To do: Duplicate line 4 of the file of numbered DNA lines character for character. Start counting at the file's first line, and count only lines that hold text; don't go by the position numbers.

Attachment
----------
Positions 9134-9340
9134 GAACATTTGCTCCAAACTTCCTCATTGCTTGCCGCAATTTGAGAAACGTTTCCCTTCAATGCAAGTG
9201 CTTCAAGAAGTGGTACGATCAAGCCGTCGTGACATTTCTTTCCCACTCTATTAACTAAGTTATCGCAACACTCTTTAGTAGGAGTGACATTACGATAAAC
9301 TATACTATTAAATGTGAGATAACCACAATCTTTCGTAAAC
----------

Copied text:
9301 TATACTATTAAATGTGAGATAACCACAATCTTTCGTAAAC